So here is a failure mode I finally had time to think about. I saw a version of this play out, but here's the basic idea:
The Customer doesn't get as many stories as he'd like, so he pads the story with functionality that has a lot of leverage. Then when it's done, he can use it many different ways. This makes it a little hard to see the original user request in the fluff, but it does accomplish its original task (too).
The story is too large, but it is pushed to development, and developers take it on by sending a few guys offline to work on it for weeks/months.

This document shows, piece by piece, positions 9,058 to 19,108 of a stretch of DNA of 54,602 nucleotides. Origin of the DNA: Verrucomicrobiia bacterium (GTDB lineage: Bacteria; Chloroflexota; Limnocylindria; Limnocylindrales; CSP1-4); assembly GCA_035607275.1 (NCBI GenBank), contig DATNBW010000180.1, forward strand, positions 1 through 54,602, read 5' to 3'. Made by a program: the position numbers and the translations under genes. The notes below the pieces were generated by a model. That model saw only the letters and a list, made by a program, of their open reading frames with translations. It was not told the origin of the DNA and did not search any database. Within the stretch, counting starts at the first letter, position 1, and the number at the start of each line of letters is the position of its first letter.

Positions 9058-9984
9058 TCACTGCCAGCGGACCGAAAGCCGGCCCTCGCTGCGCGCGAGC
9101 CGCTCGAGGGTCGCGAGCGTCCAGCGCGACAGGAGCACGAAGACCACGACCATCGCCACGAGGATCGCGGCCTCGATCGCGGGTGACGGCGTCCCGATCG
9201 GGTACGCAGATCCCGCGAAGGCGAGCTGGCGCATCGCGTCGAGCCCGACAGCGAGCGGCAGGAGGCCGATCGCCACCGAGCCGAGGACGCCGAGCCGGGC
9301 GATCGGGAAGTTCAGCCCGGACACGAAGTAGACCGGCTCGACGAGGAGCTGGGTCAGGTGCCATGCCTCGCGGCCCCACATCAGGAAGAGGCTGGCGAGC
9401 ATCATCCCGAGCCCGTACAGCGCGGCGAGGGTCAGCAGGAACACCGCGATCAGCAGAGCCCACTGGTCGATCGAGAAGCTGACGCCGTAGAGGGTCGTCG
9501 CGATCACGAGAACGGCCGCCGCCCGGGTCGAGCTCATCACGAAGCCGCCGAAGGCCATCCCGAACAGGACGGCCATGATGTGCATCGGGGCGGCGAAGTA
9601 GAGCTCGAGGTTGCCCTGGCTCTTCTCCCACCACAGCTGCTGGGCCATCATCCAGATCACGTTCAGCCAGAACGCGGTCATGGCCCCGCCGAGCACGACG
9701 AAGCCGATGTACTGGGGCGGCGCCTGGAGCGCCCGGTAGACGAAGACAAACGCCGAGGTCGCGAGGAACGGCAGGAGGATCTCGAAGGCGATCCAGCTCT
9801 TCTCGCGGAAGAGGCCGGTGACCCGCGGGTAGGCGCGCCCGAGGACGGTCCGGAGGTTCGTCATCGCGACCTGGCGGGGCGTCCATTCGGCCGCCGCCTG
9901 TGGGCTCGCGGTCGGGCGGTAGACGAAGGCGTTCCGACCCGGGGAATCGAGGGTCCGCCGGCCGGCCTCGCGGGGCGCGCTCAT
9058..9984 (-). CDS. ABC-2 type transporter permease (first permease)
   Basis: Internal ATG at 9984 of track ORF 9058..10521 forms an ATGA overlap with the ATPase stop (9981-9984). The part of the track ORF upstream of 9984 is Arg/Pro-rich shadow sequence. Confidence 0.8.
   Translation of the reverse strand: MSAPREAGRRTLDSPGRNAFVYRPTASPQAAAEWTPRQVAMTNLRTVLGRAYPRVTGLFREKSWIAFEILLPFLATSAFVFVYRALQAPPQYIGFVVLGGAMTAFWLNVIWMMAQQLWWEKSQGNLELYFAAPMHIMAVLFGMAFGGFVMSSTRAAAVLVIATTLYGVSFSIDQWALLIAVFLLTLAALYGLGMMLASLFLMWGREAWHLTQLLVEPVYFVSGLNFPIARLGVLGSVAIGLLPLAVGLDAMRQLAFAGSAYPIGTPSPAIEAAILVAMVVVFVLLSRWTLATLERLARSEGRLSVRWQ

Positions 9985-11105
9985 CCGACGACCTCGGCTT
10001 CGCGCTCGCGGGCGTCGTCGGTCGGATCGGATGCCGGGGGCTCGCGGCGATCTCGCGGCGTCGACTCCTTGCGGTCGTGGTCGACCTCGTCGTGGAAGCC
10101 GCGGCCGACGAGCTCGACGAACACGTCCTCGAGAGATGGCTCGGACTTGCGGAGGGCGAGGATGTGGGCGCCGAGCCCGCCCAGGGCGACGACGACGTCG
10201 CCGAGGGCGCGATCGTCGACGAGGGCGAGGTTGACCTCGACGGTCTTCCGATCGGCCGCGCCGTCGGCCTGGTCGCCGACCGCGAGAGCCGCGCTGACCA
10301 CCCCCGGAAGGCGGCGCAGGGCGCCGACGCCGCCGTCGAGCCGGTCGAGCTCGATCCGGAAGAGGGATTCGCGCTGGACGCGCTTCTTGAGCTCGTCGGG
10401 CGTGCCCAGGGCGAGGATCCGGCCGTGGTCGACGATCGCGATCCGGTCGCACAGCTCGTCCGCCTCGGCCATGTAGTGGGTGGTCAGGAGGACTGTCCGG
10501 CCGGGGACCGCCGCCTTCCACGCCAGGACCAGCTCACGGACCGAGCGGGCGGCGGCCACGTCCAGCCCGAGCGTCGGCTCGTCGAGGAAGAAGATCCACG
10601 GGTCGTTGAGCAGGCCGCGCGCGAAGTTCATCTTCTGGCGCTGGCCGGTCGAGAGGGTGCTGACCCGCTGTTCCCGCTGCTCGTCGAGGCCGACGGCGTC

In the meantime, a developer realizes that this feature is considered critical, so it has to be pushed. He has other features he would like to ship, but they're not related to this one. On the other hand, if he can sneak in some of his feature into this story, he is assured it will be released. This makes the story later, so there's more overtime, and it takes on more testing risk, but it's a good stalking horse.
It's a pork barrel. Each participant puts things into it that they want instead of addressing the real need (sort of like the stimulus package that gave a break to manufacturers who produce wooden arrows of a given circumference). The eventual product no longer represents the customer's wishes nor the cleanest possible architectural implementation of that need. It has its own special interests and agendas.
I suggest that this is a bad thing.